This is a marvellous antidote to the standard Katherine Duncan-Jones biography of Sidney which, somehow, made the man dull. Stewart restores Sidney to all his glittering, frustrated, enigmatic glory, and yet never obscures the extent to which Sidney is a man both self-fashioning but also fashioned by others to fulfil the roles he was forced to play.
Uncovering more details of the political Protestant machinations around Sidney and his family (his father was Henry Sidney, companion to Edward VI; his mother Mary Dudley, sister to Robert Dudley, later earl of Leicester and Elizabth's famous favourite) Stewart keeps a tight hold on the politics of both the English court and the rest of religious Europe but does it without ever descending to obscurities or detail just for the sake of it.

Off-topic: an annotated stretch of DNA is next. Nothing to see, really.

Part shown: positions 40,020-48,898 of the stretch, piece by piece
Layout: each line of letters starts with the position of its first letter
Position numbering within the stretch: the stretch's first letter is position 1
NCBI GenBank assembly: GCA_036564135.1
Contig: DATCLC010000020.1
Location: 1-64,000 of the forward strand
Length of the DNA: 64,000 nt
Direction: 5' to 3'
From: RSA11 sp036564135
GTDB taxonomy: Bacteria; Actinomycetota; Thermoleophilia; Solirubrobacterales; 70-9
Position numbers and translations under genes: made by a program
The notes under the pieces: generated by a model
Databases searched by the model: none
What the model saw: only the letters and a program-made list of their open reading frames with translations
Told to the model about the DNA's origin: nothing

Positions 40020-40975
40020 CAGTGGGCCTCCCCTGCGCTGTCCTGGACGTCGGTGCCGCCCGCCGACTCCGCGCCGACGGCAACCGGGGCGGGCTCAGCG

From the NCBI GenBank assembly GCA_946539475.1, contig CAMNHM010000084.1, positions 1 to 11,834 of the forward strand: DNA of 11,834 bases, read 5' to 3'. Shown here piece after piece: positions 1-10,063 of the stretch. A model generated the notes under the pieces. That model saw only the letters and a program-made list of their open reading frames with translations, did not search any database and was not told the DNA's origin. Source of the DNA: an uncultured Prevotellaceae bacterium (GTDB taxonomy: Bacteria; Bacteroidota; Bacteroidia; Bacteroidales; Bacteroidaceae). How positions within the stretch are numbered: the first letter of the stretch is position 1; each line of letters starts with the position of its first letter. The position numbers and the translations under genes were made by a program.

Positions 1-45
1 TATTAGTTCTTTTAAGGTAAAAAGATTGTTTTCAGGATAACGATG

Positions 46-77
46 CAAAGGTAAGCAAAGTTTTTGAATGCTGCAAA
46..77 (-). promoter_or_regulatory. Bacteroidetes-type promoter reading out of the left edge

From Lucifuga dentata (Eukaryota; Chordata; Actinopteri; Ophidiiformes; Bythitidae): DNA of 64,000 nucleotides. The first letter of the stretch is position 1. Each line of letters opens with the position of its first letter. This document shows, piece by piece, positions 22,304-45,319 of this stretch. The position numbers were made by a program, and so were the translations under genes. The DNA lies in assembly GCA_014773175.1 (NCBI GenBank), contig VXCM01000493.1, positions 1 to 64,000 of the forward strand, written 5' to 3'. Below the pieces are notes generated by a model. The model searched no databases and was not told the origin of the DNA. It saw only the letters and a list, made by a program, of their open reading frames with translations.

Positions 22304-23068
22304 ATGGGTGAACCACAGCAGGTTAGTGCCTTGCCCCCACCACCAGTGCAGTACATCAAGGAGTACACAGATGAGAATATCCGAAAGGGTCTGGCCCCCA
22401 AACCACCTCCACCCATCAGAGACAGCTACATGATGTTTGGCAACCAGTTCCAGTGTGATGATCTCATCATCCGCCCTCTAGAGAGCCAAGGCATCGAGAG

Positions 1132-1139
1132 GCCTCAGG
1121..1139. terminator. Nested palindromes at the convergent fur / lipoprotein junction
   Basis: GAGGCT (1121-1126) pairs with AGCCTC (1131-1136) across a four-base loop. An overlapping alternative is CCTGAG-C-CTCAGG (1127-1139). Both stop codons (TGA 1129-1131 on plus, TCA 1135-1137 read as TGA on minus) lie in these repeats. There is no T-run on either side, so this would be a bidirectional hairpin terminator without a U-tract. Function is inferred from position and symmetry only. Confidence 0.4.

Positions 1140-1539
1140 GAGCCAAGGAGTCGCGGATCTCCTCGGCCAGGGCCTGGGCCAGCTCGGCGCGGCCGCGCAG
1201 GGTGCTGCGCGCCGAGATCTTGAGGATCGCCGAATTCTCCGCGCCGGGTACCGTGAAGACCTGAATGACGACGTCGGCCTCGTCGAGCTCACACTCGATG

My only slight criticism is that Sidney the poet and writer (of the two versions of the Arcadia, of Astrophil & Stella etc) was slightly obscured, but I guess to some extent Stewart's aim was to reveal the other, shadowy and lesser-known part of Sidney's life so there was a logic to this.
So overall this is an excellent read for either the scholar or the interested reader keen to find out more about the man, the period or the Elizabethan court.